The parking lot itself per se, I miss not a whit. It just does not make economic sense to use such an expanse of real estate that way when many more cars can be stacked in a garage. And? I don't missed the sun-baked heat of the cars either.

That being said: there could have been a better consideration given towards the approach to DL itself during the construction of DCA/DD. Entering DL from the side after having traipsed through a Universal CityWalk type environment, the focus of "almost at the Park!" is lost amid the jumble of noise, color, hustle and bustle of Downtown Disney. Approaching from the other side is better because it's much shorter and free of the cacophony of shops; but in both cases, absent is the head-on approach which exuded grandeur.

Without meaning to put words into the author's mouth, I suspect the mourning is less about the lot itself, and more about the loss of approach. Instead of walking down a long aisle, the bride simply sidesteps across the front of the altar to meet her groom; instead of that long walk along the red carpet, the Oscar nominees shuffle in from the wings.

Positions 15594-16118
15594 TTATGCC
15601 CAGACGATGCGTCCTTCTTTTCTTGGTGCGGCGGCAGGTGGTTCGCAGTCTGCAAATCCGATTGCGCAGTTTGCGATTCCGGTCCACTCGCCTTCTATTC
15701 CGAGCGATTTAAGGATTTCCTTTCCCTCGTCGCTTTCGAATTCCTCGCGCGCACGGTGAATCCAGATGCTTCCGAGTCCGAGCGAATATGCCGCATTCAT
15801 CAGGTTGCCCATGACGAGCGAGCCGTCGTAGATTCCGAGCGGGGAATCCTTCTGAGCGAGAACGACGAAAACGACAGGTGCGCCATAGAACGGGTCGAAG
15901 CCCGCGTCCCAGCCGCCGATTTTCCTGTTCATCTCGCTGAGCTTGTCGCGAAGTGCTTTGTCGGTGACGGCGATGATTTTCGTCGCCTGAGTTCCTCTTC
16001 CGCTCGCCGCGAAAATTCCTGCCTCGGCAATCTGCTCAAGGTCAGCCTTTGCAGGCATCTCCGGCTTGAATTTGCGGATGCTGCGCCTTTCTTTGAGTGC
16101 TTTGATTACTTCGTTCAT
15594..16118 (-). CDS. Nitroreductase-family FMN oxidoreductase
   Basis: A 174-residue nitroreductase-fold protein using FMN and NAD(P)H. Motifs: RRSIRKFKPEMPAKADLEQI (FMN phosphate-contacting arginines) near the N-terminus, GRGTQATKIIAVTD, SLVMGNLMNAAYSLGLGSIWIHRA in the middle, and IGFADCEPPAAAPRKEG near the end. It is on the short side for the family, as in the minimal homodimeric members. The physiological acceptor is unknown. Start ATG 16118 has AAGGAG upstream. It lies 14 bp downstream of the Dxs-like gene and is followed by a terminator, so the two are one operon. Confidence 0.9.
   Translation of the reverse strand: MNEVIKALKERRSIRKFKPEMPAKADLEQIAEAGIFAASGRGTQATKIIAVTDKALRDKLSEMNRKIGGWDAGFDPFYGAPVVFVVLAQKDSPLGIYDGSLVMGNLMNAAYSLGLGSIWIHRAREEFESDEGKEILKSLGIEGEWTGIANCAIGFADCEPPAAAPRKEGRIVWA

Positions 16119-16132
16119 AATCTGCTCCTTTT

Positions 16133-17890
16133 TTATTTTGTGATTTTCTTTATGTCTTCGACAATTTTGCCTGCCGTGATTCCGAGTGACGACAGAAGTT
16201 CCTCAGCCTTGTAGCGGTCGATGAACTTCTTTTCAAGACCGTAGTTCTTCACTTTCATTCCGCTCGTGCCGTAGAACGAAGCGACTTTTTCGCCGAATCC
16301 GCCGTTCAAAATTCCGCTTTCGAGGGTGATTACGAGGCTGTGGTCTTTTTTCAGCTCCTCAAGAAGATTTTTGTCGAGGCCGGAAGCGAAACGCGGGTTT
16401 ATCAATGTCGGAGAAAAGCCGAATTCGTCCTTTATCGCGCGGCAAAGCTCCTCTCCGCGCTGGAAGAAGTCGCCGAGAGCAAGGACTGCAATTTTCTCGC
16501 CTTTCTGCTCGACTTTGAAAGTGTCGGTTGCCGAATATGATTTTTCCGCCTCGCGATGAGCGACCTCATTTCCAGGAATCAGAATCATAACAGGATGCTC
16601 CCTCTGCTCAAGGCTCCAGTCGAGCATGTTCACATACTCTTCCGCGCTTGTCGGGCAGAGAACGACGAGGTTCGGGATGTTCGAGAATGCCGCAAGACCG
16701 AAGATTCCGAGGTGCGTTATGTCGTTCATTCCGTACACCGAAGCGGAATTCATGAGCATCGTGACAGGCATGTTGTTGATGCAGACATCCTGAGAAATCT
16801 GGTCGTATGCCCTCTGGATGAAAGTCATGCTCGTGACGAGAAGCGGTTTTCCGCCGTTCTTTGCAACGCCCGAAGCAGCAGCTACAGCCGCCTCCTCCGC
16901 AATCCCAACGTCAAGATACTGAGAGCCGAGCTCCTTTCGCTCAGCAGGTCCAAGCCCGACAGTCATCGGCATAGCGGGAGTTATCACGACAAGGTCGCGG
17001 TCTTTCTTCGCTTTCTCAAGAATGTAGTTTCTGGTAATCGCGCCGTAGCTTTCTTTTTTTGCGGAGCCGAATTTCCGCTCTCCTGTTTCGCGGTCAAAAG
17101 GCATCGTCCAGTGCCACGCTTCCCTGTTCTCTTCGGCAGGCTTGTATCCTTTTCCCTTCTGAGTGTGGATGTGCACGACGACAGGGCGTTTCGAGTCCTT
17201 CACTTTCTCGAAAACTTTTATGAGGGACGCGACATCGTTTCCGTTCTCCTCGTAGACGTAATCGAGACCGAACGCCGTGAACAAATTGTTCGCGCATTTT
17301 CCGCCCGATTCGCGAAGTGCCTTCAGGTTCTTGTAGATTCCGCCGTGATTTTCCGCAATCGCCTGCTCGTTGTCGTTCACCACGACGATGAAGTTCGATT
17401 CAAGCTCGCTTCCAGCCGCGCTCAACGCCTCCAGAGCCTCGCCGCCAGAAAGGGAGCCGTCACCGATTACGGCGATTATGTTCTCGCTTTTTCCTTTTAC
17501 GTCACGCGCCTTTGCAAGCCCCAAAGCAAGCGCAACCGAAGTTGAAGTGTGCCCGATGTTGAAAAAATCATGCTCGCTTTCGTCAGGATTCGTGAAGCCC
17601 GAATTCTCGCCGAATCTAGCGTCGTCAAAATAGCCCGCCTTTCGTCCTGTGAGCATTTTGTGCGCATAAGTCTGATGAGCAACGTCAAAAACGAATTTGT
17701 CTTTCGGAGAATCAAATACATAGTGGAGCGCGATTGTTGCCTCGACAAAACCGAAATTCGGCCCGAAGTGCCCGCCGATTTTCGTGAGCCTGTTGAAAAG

There is something to the long approach from head-on. The anticipation, the ability to see but not-just-quite-yet have. The build-up. Even the ticket booths are part of the build-up, having to accomplish a feat before gaining entrance (although the bag check stations? Not so much a build-up, but an interruption). The climax then becomes the turnstyle and then especially the transition through the berm's tunnel (a la Alice's transition through the rabbit hole) into a magical world.

Solutions to restructuring the current approach design have not yet popped into my head, but I think I'll spend some time considering this one. Thanks for the mental exercise.

Anonymous said...

I personally think DCA ROCKS!!!!

A parking lot is nothin more that a giant slab of concrete... I understand the nostalgia, but hey, get over it, At least a second gate was built on the parking lot, instead of more of the buildings that emerged around Disneyland when it was first built.